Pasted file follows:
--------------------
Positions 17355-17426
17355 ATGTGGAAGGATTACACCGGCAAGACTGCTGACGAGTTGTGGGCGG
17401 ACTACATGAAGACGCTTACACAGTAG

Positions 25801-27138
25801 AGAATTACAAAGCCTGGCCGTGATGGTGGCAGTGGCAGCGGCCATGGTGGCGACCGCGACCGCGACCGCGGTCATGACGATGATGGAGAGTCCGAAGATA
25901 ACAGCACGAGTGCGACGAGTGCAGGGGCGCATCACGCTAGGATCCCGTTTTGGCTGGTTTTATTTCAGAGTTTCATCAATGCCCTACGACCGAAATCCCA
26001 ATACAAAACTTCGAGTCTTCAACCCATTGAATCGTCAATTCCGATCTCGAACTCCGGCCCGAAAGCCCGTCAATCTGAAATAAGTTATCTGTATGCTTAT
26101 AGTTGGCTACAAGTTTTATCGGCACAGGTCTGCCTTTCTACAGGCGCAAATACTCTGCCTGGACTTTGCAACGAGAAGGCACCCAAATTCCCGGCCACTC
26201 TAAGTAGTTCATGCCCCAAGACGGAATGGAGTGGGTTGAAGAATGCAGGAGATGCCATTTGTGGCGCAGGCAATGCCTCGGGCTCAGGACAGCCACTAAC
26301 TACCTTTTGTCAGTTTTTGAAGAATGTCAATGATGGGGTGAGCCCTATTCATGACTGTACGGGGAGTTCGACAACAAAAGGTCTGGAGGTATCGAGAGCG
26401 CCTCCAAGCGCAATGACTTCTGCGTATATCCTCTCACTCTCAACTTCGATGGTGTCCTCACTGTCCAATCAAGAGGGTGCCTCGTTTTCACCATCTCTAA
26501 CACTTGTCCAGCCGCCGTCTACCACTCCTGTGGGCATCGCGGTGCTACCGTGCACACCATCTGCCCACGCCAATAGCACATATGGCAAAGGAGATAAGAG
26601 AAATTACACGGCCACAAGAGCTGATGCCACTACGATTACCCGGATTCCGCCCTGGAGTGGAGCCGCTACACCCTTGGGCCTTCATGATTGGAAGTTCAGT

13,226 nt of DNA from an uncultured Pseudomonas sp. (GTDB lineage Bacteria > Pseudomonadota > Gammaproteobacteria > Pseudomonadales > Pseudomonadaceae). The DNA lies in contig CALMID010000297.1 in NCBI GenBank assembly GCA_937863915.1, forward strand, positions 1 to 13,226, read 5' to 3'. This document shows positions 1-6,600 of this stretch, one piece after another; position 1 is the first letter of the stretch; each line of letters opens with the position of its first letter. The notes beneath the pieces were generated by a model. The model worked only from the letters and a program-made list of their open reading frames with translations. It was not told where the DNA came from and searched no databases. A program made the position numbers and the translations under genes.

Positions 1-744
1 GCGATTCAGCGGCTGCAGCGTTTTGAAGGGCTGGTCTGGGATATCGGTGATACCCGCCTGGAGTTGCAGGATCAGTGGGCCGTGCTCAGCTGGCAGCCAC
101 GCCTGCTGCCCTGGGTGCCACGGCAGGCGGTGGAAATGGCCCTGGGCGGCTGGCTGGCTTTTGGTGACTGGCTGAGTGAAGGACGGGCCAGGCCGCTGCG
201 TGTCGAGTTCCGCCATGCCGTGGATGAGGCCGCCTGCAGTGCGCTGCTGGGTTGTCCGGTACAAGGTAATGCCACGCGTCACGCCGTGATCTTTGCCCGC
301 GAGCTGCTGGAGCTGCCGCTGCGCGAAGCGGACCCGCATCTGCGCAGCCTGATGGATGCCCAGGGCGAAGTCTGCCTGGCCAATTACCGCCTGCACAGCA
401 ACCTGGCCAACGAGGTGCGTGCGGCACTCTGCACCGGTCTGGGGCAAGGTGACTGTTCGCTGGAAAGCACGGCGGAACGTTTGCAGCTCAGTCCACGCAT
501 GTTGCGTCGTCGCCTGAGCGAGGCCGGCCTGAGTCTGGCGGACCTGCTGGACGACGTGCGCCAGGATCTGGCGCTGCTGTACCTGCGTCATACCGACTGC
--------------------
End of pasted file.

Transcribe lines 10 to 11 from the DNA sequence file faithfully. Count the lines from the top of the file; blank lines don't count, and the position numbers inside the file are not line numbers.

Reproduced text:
26301 TACCTTTTGTCAGTTTTTGAAGAATGTCAATGATGGGGTGAGCCCTATTCATGACTGTACGGGGAGTTCGACAACAAAAGGTCTGGAGGTATCGAGAGCG
26401 CCTCCAAGCGCAATGACTTCTGCGTATATCCTCTCACTCTCAACTTCGATGGTGTCCTCACTGTCCAATCAAGAGGGTGCCTCGTTTTCACCATCTCTAA